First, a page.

The Nike Vaporfly could finally have a serious competitor. It's not the FuelCell TC, but based on the performance of the TC, it should be New Balance's FuelCell RC, due later this year. The even more race-focused model will save a little weight, but will retain the combination of the TC's FuelCell foam and carbon plate, so the RC with the Vaporfly should be just right.
New Balance designed the TC as a partner shoe for the RC, a shoe with a similar feeling that you can use to log your training miles before you switch to the easier option on race day. The TC weighs 264 g for a men's size 8 and we expect the RC to drop below 200 g. However, this does not mean selling the TC. It's a very fast shoe in itself and would be a great option for racing days, especially in half marathons and marathons.
As more and more brands bring out shoes with carbon plates, it is becoming increasingly clear that the foam used is just as important as if not more than the plate itself. The magic of the Vaporfly comes from the ZoomX foam, which is light, soft and springy . The same three words are the first that come to my mind to describe the FuelCell foam used in the TC.
Compared to other FuelCell shoes like the Rebel, the TC has a higher foam stack on the underside, which increases the softness of the pinch with each landing before being propelled by the combination of the plate and the rebound in the foam. It feels more like the Vaporfly than any other shoe I've tried, including the Nike Zoom Fly 3, which uses React foam next to a carbon plate. The response is somewhat springy, but not at the level of FuelCell or ZoomX.
I used the TC for all of my runs over a three week period when I came back from a minor injury, from slow and short strides to building up to a few sharp 1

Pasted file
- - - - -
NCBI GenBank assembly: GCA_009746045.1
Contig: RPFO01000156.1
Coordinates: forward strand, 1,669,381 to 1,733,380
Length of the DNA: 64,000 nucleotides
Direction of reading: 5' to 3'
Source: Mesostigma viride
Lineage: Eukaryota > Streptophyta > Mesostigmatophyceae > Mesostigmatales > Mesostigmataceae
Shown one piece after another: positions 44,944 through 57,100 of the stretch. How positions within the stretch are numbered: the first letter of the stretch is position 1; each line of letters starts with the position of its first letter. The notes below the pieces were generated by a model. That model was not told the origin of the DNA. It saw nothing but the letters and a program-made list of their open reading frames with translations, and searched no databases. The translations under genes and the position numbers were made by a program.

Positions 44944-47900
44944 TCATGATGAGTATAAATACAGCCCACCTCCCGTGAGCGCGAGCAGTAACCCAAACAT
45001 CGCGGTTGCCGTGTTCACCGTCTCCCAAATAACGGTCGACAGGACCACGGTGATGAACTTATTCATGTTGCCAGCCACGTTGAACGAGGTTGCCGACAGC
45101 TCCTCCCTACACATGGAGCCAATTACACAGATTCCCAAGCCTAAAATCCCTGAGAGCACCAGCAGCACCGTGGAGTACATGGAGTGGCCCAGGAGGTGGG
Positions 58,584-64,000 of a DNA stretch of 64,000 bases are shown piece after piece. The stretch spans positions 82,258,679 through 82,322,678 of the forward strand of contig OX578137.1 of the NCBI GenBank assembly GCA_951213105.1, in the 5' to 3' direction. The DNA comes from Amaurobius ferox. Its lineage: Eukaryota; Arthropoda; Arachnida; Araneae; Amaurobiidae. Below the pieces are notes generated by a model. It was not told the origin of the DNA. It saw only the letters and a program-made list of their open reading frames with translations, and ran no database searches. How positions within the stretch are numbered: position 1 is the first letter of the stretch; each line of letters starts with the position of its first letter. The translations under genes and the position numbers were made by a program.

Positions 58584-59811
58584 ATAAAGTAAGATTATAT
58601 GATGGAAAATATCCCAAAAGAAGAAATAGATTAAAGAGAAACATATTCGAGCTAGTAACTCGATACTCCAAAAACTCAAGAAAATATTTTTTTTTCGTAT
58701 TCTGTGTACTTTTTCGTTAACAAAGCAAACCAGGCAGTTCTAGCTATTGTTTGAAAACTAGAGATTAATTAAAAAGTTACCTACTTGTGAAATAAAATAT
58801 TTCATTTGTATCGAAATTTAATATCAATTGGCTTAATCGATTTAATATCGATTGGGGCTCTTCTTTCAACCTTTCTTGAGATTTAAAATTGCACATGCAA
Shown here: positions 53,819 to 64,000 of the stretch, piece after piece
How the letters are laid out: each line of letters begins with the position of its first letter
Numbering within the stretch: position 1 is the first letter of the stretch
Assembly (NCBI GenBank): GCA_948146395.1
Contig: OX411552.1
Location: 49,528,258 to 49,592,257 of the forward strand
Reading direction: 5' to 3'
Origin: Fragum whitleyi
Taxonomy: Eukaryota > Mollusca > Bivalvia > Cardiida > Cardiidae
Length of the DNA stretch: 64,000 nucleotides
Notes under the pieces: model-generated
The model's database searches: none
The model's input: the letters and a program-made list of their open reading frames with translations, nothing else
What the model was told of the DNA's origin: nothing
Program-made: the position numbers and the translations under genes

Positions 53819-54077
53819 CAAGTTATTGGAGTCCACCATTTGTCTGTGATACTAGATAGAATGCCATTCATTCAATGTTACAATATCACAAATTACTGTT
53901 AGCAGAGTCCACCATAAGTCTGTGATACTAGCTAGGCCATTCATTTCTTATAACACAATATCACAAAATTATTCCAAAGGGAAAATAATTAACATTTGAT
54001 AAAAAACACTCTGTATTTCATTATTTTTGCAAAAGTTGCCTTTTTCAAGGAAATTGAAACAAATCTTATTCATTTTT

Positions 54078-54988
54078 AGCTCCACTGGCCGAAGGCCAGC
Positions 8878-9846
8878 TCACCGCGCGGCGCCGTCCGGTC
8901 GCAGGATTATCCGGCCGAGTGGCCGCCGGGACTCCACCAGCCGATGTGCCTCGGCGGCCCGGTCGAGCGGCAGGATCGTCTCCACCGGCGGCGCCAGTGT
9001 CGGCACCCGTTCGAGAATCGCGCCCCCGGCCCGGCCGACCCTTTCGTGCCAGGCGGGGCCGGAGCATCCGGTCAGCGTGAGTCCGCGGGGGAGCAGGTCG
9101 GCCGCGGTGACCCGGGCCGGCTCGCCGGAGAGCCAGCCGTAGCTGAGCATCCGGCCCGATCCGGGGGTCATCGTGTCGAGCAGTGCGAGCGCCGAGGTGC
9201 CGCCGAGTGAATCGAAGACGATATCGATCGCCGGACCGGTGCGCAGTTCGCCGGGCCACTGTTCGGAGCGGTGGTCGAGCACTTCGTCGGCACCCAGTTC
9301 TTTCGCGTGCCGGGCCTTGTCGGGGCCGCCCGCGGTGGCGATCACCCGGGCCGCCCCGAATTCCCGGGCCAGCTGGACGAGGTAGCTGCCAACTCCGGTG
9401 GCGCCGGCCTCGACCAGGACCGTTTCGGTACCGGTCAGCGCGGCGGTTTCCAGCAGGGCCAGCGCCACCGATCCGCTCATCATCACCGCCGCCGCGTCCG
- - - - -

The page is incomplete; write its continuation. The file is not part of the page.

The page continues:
There, however, this could be the case if you do not use it in every training run. Although it's pretty stable, the high pile of upholstery makes it a little shaky, and I'm not sure if it would make sense to do every run on this platform if you did more than 80 km a week. This is speculation since I haven't had any problems so far, but I would be careful if I used it for all my easy runs – especially if I usually do it on uneven trails in a forest where the high stack feels unstable.  The upper of the shoe is more comfortable and roomy than an out-and-out racer. This is another aspect that makes the TC more suitable for frequent runs. The outsole doesn't have a lot of rubber and I would stay on the asphalt instead of risking lack of grip on trails, but after about 80 km I saw no signs of wear on the sole.  A possible sticking point with the TC is the price. It costs £ 179.99, which is a lot less than the £ 240 Vaporfly NEXT%, but still a lot. You may prefer to save your pennies for a few months until New Balance releases the Racier RC.
On the other hand, the TC offers a Vaporfly-Lite experience at a not inconsiderable 25% lower cost than the NEXT%. The TC is also a better coach racer than the Nike Zoom Fly 3 and Hoka One One Carbon X, other options with a carbon plate that are a little cheaper than the TC.
Of course, shoes with carbon plates are not the only ones to be seen in the city, and there are also excellent all-round options such as the Nike Zoom Pegasus Turbo 2, the Brooks Hyperion Tempo and the Hoka One One Rincon. The pace and Rincon are much easier than the TC, and the Rincon is also much cheaper.
However, I think that the FuelCell TC is a cut above the competition and is the first shoe that is intended for training and really captures the feeling of a "super shoe" like the Vaporfly. If you have the latter, the TC is a brilliant partner shoe for training. And if you don't have the Vaporfly, the TC is a great trainer and racer of its own.
Buy Men at New Balance | Women buy from sports shoes £ 179.99